- Lineman's pliers or, alternatively, needlenose pliers
- Cotton swabs (Q-tips)
- Philips-head screwdriver
- small flathead screwdriver (or other small prying device)
- old toothbrush
- compressed air
- rubbing alcohol
- Unplug it from the computer. While this might seem obvious, some people might go commando and use the thing while in the process of cleaning it. You've been warned. ;-)
- Remove (no exaggeration) 21 screws from the underside.
- Place right side up and wiggle off the faux-leather wrist rests.
- Remove a screw from under each of the newly-removed wrist rests.
- Find a small flathead screwdriver (or some other flat prying object), slide under the front edge of the space bar and gently give it a twist. The spacebar should pop right out. Set it aside.
- Remove two silver screws and then remove the top cover. Note that this will require some wiggling becase there are a few plastic catches sort-of holding it in place, such as in front below the F-Lock light.
- If your keyboard is anything like mine was, you'll need to be able to clean under what's left, so remove 4 more screws under where the Back and Forward buttons normally are along with the metal bar they hold down.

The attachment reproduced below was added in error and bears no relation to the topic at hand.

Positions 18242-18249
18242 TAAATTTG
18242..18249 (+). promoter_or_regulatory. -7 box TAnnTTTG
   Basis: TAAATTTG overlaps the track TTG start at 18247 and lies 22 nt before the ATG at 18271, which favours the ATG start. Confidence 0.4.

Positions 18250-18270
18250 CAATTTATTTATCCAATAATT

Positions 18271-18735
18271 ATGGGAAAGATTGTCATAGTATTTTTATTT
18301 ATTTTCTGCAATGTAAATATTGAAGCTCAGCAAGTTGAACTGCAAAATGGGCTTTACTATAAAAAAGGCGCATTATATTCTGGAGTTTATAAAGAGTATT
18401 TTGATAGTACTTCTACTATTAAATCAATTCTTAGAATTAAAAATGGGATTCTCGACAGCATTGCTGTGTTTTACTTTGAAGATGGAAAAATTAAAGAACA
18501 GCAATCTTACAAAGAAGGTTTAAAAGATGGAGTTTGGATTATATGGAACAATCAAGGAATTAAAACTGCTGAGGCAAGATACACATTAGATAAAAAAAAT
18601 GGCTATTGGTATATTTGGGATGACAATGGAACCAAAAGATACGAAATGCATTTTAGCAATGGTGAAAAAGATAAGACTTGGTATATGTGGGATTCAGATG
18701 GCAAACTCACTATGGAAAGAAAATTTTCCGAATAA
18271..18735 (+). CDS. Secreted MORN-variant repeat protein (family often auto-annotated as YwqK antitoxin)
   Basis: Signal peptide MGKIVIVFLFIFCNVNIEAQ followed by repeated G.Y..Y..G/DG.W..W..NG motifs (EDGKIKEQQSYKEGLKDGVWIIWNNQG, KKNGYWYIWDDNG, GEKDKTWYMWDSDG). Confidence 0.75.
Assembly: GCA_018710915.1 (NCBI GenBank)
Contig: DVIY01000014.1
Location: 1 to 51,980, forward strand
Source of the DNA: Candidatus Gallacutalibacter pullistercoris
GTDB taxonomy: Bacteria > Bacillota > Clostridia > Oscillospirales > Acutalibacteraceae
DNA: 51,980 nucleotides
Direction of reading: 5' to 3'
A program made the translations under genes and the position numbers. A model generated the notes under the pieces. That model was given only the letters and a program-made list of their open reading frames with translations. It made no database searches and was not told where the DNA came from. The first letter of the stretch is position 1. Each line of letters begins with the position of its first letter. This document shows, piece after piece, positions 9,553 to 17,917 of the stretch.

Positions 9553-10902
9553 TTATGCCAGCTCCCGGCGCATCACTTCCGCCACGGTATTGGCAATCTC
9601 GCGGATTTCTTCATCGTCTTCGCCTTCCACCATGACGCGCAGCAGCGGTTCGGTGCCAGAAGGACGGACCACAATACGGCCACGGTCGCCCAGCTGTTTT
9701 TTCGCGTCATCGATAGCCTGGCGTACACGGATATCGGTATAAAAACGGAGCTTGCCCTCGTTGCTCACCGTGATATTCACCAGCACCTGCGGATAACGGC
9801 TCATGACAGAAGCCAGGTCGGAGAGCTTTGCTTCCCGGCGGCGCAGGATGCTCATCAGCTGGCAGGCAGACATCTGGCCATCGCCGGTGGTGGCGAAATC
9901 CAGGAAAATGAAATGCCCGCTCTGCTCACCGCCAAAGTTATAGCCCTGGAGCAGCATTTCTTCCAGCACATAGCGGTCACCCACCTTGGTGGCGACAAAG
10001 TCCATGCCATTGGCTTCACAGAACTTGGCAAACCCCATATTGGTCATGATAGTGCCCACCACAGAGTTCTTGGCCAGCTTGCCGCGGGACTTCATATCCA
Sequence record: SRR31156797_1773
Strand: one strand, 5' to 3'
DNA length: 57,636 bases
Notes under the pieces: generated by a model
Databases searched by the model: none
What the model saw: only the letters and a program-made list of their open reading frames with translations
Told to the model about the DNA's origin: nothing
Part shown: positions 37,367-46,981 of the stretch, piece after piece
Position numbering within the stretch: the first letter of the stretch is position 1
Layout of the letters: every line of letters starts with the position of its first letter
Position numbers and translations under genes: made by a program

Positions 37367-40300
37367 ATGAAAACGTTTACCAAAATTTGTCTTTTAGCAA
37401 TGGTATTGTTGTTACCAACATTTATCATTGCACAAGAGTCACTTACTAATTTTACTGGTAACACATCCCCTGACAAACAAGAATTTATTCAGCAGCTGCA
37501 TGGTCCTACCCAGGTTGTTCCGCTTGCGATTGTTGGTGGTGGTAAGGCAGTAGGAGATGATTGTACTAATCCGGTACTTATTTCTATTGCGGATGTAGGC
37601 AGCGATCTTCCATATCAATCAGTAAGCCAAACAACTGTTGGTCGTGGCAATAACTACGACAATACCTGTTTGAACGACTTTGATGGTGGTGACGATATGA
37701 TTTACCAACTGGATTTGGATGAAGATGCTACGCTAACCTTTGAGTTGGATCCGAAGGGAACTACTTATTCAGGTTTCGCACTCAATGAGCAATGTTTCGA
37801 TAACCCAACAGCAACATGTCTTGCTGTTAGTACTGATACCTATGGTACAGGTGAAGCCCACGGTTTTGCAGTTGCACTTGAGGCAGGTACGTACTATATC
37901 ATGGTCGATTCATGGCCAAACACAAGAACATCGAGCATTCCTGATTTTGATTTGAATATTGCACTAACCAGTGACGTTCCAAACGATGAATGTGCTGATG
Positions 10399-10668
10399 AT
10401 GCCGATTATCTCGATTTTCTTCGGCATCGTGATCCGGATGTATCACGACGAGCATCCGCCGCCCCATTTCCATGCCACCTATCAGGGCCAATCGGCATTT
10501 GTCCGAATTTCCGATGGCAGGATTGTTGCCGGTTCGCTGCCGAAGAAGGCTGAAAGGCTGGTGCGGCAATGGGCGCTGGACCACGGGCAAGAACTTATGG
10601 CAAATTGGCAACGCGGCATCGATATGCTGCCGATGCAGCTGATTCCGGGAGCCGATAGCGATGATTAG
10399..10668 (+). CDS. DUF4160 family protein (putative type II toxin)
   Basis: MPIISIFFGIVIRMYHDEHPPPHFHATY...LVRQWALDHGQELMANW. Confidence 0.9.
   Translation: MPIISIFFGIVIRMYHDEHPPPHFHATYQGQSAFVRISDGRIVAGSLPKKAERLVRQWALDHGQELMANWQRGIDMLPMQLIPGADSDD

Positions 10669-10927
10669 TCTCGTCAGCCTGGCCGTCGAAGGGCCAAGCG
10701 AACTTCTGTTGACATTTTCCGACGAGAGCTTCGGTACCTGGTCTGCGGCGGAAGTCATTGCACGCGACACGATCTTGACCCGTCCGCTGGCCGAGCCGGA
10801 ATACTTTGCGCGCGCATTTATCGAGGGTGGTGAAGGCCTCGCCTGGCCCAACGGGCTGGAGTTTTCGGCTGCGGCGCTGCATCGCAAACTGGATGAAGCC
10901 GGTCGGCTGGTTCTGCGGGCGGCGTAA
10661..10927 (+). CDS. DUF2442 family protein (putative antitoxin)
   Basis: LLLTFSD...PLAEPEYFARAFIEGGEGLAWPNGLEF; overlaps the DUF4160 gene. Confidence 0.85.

- Remove the silicone overlays.
- The best way I've found to get the keycaps out is to use one hand with the pliers to slightly pinch together catch for the keycap while gently pulling on it from the other side with your other hand. If you pinch too much, you'll bend the plastic on the catch and possibly break it, which would be a Bad Thing (TM).
- If the warranty was good on your keyboard, it certainly isn't now.
- It's amazing how many crumbs (and in my case, cat hair) fall in between the keys and collect in this thing
- The compressed air will come in really handy for cleaning under the components that are still in place.
- The bigger keys (spacebar, Backspace, Caps Lock, number pad +, etc.) have a little metal bar that slides under a couple of plastic "hooks" which are a great place for crud to collect and make the action for those keys pretty gummy. Cotton swabs and rubbing alcohol work well for cleaning it from the back side of the key grid.
- The silver buttons at the top shouldn't need cleaning unless something has been spilled on your keyboard.
- Cleaning an empty grid is pretty easy with the sprayer hose on the kitchen sink. You *might* be able to get away with running the grid through the dishwasher, but you might melt the plastic, so don't complain to me if it does.